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Re: Why Hash?

From: Aaron Swartz <me@aaronsw.com>
Date: Sun, 07 Apr 2002 12:59:02 -0500
To: Sandro Hawke <sandro@w3.org>
CC: RDF-Interest <www-rdf-interest@w3.org>
Message-ID: <B8D5F316.30073%me@aaronsw.com>
On 2002-04-07 12:19 PM, "Sandro Hawke" <sandro@w3.org> wrote:

> Interesting.  I've been thinking I need to write a "Why Hash? (Why Use
> URI-References as RDF Identifiers)" paper.  I'll try out the argument
> now.

I'm happy to skewer it. ;-)
> I think any string which wont be accidentally reused makes a decent
> universal identifier.  UUIDs/GUIDs/tags, are fine for this.
> Unfortunately, they don't help us locate any information about the
> things identified.

Huh? TAGs give us an email address or a domain name, sure those things are
useful for locating information. Even if they are not, there are more
general solutions discussed below.

> It would be very nice to use RDF identifiers kind
> of like web address: you see one on the side of a bus, you type it in,
> and you get some interesting information.  For this to work with
> UUIDs, we'd need something like google in the background.  Seems like
> a bad idea.

I assume that by Google you mean some sort of centralized system. This
simply isn't true. There are a number of decentralized hash table (DHTs)
systems which make the UUID->content mapping easy with no centralization.
Many people are working on such systems and new research is making them
better and better with each passing week.

There are also IETF systems like RESCAP that allow for resolution of URNs
and other such systems.

The assumption that we need to tie ourselves to centralized systems for
secure naming is absurd. As Zooko's Law[1] states: "Names: Decentralized,
Secure, Human-Memorizable: Choose Two". For decentralized and secure systems
we have a whole series of tools at our disposal (DHTs, cryptographic hashes,
digital signatures, etc.) and for human-readable and secure names we have
tools that allow anyone two people have in common to be a centralization
point (Pet Names[2], Google, DNS).

[1] http://zooko.com/distnames.html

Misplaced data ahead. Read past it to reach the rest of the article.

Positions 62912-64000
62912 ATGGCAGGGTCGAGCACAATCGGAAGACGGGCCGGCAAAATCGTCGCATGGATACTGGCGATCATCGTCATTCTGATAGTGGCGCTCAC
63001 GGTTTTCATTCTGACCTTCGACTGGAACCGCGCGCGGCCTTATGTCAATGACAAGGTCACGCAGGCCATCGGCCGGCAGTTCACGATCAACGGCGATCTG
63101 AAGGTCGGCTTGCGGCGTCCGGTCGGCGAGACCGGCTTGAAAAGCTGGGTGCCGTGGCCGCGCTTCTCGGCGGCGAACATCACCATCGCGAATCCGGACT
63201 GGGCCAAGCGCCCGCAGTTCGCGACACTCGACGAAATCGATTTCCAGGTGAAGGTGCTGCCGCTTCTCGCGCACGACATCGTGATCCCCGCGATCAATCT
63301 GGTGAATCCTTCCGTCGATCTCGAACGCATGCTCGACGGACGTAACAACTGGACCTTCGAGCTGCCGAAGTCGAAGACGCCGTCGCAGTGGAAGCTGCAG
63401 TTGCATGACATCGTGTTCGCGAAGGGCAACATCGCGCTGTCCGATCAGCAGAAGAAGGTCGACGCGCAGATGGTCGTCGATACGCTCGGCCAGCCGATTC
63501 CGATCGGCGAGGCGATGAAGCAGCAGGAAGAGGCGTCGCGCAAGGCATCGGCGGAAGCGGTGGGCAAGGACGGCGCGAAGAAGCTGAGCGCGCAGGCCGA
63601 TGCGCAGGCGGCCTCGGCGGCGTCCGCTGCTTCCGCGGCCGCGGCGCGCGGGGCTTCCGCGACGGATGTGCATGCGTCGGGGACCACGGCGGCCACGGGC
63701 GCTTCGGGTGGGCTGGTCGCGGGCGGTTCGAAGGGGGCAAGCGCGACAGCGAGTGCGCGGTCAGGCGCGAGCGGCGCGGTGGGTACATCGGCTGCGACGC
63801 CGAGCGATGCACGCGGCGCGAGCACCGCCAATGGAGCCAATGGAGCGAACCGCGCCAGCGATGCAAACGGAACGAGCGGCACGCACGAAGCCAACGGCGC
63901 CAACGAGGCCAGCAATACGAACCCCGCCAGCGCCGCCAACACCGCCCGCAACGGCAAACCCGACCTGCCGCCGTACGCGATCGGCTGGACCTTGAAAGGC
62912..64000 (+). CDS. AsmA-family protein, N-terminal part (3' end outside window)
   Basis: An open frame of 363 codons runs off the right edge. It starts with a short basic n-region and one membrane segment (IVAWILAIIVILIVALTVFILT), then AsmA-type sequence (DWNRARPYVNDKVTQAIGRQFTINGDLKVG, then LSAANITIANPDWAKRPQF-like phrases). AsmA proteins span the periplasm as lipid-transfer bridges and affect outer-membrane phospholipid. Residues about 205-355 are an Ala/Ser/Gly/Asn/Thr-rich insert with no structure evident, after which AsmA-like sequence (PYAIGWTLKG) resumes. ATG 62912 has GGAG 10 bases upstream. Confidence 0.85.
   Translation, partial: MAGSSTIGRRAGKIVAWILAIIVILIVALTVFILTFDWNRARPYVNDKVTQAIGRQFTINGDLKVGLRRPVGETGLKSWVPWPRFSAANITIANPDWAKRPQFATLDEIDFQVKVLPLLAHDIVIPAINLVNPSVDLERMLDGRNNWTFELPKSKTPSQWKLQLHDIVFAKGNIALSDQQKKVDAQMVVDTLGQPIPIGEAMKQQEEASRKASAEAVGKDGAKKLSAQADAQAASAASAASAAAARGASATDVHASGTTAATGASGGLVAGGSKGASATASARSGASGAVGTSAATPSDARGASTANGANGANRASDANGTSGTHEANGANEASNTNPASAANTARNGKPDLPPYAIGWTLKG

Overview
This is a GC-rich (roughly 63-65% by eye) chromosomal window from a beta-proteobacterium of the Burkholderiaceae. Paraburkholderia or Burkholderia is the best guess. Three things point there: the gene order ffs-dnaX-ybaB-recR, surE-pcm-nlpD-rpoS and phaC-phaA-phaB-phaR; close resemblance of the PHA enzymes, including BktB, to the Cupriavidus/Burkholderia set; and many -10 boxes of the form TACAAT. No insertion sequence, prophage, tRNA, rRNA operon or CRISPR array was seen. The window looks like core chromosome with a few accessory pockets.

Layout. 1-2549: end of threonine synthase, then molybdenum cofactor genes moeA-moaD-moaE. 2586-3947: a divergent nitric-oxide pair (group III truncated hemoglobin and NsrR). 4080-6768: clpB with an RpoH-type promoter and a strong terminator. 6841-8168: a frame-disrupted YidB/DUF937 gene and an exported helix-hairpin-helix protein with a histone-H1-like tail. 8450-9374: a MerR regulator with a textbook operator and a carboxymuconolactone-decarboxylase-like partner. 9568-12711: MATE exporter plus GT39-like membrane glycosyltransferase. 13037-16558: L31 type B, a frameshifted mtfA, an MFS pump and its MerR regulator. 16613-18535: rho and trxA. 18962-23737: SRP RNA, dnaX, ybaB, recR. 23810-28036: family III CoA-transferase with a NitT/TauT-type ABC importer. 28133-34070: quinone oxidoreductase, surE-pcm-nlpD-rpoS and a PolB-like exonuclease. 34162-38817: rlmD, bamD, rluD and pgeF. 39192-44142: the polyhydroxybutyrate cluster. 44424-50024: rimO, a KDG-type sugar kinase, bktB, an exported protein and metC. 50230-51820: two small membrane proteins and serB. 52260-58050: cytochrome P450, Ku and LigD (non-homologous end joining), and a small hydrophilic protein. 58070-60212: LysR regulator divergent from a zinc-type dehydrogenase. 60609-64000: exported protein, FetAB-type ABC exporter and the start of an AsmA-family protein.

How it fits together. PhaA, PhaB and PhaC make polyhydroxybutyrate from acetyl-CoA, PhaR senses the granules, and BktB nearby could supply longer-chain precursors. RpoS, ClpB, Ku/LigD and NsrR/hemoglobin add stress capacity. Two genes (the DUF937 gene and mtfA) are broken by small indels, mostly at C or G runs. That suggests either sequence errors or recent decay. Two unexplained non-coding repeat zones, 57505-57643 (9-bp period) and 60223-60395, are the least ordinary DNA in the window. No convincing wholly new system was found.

[2] http://www.erights.org/elib/capability/pnml.html

The reason URIs have always appealed to me is that they allow one to choose
any of these trade-offs while staying within a well-known system. While
DNS-based URIs are currently popular, I expect that with the advent of
systems like DHTs and Pet Names that their popularity will fall off.
> The URI-Reference approach (which I've adopted, after flirting with
> tag URIs) is to use URI-References as object identifiers, and URIs as
> knowledge-base identifiers.

The problem with this as Roy Fielding, Uche Ogbuji and I point out is that
you're tying your identifiers to the specifics of a serialization syntax and
closing yourself off from all the tools the Web has for systems (redirects,
content-negotiation, access-control, 404s).

HTTP URIs provide a useful system of hierarchical delegation. URI-References
put you at the mercy of whoever has posted the latest MIME type draft for
your serialization syntax. With HTTP URIs I can tell if the author has
created the URI or not (do I get a 404?) but with URI-references whomever
wrote the fragment spec can create all the URI-refs and meanings for tham
that they want. 

> A nearby approach, which I don't like, is to use URIs to denote
> everything.  With this plan, the owner has the same ability to publish
> easily-found information, but the whole system seems more confusing.

Confusing is in the eye of the beholder. There are a zillion confusing
corner-cases with fragments, but I can see only one with full URIs (one that
recent Internet-Drafts are attempting to solve). Some of the corner-cases:

 - What happens when (like with XPointer) someone retroactively adds new
fragments to your document? If someone links to your 9th <p> tag, must you
always have 9 <p> tags in the document?

 - What happens when the document changes? Does the meaning of the URI-ref

 - What happens when you get back (via con-neg) a serialization syntax in
which the fragment is illegal? [Think of getting back HTML where fragments
with numbers are illegal, or an audio file where they are required.]

 - If the fragment is tied to a series of bits (like a section of an audio
file) does the meaning of the fragment change when the bits change? (i.e.
Are fragments late-bound?)

Fragments are cloaked in mystery and differing interpretations of myriad
specs, this is not a sound way to build a global identifier space.

> Now we're back to wondering what exactly http://www.w3.org/ denotes.

The recent Internet-Draft proposing Repr-Type and Resource-Type headers
makes this clear. If you get a

Resource-Type: http://xmlns.com/foaf/0.1/Person

header, then it's a person. Alternately, you can just ask the W3C or stick
with "safe" URI systems like UUIDs, GUIDs, TAGs or URNs.

> With the previous plan it's clear: it denote a collection of
> information (published by the W3C, probably about the W3C and other
> things). 

"A collection of information" doesn't seem particularly clear to me...

> If you use URIs for everything, you're essentially running a
> great risk of accidental identifier re-use.

I think this is hardly as serious as the accidental-re-use problems with
fragments. What happens if I point to a section of an MP3 file where TimBL
describes "test of independent invention" and then someone adds an
introduction to the MP3 bumping my selected fragment-space to a bunch of

I think you can see the problems now, but if you can't I'm happy to discuss
it further.

All the best,
      "Aaron Swartz"      |              The Semantic Web
 <mailto:me@aaronsw.com>  |  <http://logicerror.com/semanticWeb-long>
<http://www.aaronsw.com/> |        i'm working to make it happen
Received on Sunday, 7 April 2002 13:59:06 UTC

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